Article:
It can be difficult to tell the difference between credible news and misinformation — and in some ways, our brains are contributing to the problem. According to Nadia Brashier, a professor of psychology at Purdue University, when we hear information repeatedly, we’re more likely to believe it is true, even when it’s not.
As misinformation proliferates on all of our news feeds, it can be difficult to tell if what we’re reading is accurate. In this episode, Nicole Ellis spoke to Brashier and Jimmeka Anderson, founder of I Am Not the Media, to identify ways to spot misinformation and help prevent it from spreading.
Misinformation refers to content that’s false, but that wasn’t necessarily created with the intention of harming a group of people, according to Brashier. The difference between misinformation and disinformation is that disinformation is deliberately misleading, while many people share misinformation while believing that it’s true.
Part of why misinformation can spread so easily, Brashier said, is because people tend to believe information that is repeated. When fake news is shared repeatedly, it can seem true — even when it’s not.
It’s important to come to whatever you’re reading with this question in mind, said Anderson: “Is this information credible?” It’s important to remember, she said, that all media is created by an individual. In other words, that individual’s perspective and background and biases may have the ability to impact the messaging, content and imagery of what they’re presenting.
Asking yourself certain questions to check your own implicit biases is also crucial, according to Anderson.
Whenever you read something and react to it, you should interrogate your thinking, Anderson said. You can start with these questions: “Where did I get this concept or this belief system? Where did it come from? Is it something that I read? Was it something that was taught to me? Is it based off my religious beliefs?”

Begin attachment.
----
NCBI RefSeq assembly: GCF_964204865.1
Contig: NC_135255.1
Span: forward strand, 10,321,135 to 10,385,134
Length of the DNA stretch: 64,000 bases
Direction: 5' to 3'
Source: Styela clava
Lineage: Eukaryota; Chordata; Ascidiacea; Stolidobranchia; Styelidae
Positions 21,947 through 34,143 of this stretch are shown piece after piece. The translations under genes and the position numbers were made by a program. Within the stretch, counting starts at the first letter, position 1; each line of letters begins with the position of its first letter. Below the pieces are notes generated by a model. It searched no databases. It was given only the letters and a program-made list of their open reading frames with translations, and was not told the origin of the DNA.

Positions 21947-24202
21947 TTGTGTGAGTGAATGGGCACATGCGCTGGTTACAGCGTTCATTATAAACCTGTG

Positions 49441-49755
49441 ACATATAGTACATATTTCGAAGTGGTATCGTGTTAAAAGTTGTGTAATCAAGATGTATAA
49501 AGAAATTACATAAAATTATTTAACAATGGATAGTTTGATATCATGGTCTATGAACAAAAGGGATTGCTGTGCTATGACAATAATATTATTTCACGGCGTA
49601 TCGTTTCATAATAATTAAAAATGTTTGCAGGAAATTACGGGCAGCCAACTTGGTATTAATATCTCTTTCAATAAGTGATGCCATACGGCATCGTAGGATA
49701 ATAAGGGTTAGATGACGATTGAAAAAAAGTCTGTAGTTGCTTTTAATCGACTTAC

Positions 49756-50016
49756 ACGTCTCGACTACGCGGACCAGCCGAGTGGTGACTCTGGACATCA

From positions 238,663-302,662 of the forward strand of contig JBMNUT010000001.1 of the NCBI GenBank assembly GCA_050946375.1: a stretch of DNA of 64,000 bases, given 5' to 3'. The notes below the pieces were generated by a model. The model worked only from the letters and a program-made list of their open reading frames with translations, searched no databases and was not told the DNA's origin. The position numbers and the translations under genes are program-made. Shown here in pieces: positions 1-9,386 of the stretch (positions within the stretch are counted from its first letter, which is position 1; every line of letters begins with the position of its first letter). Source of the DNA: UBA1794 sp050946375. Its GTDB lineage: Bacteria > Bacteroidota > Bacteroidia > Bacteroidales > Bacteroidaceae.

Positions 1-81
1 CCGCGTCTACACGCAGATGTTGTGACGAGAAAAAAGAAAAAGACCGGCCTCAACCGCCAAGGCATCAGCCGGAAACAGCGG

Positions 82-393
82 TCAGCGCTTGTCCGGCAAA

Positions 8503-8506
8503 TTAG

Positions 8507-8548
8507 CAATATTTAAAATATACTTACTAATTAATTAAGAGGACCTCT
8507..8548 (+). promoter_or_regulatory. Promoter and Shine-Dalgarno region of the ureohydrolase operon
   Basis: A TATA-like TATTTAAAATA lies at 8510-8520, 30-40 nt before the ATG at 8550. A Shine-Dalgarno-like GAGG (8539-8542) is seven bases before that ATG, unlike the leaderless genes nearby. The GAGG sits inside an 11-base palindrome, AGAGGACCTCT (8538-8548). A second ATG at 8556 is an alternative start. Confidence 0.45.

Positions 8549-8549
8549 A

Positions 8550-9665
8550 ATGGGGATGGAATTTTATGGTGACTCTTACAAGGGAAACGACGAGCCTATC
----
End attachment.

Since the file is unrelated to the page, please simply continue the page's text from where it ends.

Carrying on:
When you understand how your beliefs have framed the lens through which you see the world, Anderson said, “you will then understand how that lens can either be foggy or clear when you engage with media or news.”
Failing to be open-minded when coming to a piece of news may lead to shutting out an opportunity to find truth, Anderson said.
“Research has actually shown that individuals that engage in active, open-minded thinking — they are less likely to experience strong, polarized beliefs online when they are approached with misinformation,” she said.
It’s not productive to be skeptical to the point of not accepting even credible information, Brashier added.
There are different ways to figure out if a source is credible, including fact-checking. Anderson suggests trying lateral reading, in which you open different windows on your screen or phone and look at different sources on an issue side-by-side. Reading about the same topic from multiple viewpoints will help you find that “kernel of truth,” Anderson said.
According to Brashier, it also helps to go directly to sources to try to discern whether they’re credible. One study found that 59 percent of links shared on social media have never actually been clicked.
“Those are missed opportunities to notice that a website is really shoddy and shady-looking,” Brashier said. “Often with these fake news sites, if you actually went to the site, it would be really obvious that this is not a credible news source.”
If you notice someone in your network posting misinformation online, Anderson suggests sending them a direct message to let them know that the piece of information is actually inaccurate and providing a credible link.
But “do not blast anyone online in front of people,” Anderson cautioned. “Educate others.”